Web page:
In addition to a disproportionately low reimbursement to expertise ratio, the ACVI is “boarded to death”. In addition to the cardiovascular disease boards, the ACVI may be required to take the Echocardiography, CCTA, CMR, Nuclear Cardiology, and/or Registered Physician in Vascular Interpretation Boards Certification exams. While initial exams may be warranted to ensure competency, the lifelong recertification process is onerous and costly, and is a barrier to the growth and longevity of the ACVI.

In a recent survey of ACVI program directors, 16% of trainees of ACVI fellowships found it “very easy” and 32% found it “somewhat easy” to find jobs which encompassed the imaging modalities which they learned in ACVI fellowship.(2) The remaining 52% reported lesser degrees of ease. Potential reasons for this include non-accreditation of ACVI, difficult cohabitation with radiologists, lack of availability of advanced imaging equipment, low reimbursement, and lack of institutional recognition of the value of advanced imaging modalities. Currently, society surveys by the American College of Cardiology and others are being used to assess the scope and variability of practice of the ACVI.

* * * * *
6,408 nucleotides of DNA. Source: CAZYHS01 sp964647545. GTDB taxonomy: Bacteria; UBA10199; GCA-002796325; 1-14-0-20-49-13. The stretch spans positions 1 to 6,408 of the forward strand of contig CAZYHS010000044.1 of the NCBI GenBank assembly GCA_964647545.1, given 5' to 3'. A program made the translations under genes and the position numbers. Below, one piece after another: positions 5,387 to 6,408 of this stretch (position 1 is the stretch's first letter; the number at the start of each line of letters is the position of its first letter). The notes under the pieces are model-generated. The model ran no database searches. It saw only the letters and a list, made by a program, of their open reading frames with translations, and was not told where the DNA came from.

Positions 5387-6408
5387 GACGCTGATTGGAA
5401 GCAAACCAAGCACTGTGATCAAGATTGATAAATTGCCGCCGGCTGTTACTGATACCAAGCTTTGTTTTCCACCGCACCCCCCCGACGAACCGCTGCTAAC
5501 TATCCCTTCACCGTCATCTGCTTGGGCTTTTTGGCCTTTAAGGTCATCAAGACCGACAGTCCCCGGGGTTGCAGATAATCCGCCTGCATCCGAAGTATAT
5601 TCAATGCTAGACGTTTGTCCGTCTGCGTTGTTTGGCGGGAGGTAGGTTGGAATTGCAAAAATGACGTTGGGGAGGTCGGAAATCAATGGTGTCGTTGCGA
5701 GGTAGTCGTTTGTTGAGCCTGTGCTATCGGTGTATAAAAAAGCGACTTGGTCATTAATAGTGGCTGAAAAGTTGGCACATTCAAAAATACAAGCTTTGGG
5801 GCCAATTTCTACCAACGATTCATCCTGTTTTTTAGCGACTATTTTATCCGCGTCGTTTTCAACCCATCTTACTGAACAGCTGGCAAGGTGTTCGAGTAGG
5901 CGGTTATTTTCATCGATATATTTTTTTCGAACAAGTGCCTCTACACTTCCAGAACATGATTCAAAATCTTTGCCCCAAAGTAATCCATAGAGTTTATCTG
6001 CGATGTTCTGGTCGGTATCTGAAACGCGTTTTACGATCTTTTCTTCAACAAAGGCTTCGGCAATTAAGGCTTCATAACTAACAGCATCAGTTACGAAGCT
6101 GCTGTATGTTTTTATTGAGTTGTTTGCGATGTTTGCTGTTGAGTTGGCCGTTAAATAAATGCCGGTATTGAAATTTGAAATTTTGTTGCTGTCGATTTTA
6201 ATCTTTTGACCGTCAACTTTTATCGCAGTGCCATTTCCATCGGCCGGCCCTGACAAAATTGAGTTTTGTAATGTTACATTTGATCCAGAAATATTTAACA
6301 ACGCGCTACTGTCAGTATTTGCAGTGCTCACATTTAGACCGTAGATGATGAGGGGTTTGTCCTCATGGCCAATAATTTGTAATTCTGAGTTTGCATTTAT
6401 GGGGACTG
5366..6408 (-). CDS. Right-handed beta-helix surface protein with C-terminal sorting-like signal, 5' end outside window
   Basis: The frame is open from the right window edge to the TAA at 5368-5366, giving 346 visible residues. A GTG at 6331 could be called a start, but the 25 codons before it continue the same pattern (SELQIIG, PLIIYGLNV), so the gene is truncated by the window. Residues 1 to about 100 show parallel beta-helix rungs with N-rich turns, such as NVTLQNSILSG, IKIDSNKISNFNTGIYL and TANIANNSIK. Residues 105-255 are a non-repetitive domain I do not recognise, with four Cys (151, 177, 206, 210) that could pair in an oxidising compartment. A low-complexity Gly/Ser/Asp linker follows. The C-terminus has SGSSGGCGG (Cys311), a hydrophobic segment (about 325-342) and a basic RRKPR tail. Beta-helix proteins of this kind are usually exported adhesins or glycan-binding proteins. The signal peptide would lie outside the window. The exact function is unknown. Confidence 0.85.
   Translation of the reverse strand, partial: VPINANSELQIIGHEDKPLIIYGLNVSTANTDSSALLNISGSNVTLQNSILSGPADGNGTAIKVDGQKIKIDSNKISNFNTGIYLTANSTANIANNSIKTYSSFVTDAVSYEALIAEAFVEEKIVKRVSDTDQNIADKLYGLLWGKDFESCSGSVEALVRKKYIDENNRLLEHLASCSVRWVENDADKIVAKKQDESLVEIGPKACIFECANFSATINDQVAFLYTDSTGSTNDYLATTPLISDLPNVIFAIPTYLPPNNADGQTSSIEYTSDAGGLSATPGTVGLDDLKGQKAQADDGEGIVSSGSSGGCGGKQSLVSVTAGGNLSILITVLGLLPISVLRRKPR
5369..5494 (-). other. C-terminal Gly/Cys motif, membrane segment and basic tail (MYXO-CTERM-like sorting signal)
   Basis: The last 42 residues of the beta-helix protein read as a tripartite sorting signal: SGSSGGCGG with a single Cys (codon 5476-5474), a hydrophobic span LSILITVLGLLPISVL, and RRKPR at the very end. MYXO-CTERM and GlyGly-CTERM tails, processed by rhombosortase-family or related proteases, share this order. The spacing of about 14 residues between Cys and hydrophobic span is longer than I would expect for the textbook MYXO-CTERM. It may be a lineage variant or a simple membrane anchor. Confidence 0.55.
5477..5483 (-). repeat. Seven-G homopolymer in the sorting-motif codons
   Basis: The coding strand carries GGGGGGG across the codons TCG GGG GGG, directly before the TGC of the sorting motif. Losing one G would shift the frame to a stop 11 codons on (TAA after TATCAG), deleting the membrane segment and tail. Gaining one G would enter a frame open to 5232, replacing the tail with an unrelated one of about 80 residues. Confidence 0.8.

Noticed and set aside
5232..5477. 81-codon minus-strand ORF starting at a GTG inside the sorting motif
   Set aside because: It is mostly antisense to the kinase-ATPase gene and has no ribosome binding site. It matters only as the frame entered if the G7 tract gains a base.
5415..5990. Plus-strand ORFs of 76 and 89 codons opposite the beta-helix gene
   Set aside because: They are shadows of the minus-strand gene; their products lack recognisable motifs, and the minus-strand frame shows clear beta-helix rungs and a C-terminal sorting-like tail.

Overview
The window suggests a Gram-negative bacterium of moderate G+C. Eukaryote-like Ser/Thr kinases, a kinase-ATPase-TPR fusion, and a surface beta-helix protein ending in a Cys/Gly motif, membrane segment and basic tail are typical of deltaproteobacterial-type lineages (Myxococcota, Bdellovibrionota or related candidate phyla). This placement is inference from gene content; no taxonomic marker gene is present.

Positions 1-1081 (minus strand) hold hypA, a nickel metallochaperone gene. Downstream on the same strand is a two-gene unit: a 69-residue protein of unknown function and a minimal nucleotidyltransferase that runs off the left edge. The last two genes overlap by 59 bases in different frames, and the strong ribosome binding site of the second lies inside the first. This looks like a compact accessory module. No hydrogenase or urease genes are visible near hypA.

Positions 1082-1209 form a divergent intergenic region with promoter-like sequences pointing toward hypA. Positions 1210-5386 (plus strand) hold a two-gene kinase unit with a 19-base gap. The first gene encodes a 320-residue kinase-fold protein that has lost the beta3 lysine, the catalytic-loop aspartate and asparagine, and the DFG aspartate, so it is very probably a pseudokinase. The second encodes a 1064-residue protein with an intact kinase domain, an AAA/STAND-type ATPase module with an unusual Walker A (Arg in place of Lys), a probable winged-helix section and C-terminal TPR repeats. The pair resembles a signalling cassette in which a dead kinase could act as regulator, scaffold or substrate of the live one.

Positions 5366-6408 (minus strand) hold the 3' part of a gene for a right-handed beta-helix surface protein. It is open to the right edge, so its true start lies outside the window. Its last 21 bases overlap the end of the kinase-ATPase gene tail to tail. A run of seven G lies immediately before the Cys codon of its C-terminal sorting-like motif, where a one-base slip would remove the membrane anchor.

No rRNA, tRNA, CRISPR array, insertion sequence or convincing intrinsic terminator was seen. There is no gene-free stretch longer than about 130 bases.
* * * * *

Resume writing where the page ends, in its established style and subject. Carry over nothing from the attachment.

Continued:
The ACVI has advanced training in a variable number of modalities. A solid proficiency in the trained modalities is both feasible and critical to success; however, staying on the cutting edge of several modalities is difficult. Developing a particular interest in one disease process (for example, coronary disease, valvular disease, or cardiomyopathies to name a few) will help to guide ones clinical or research career.

As imaging is a key aspect of all of the cardiovascular specialties, the role of the ACVI in guiding patient-based imaging testing is critical to quality, cost, and outcomes. This rewarding and dynamic career has challenges which must be overcome individually and as a community to achieve success.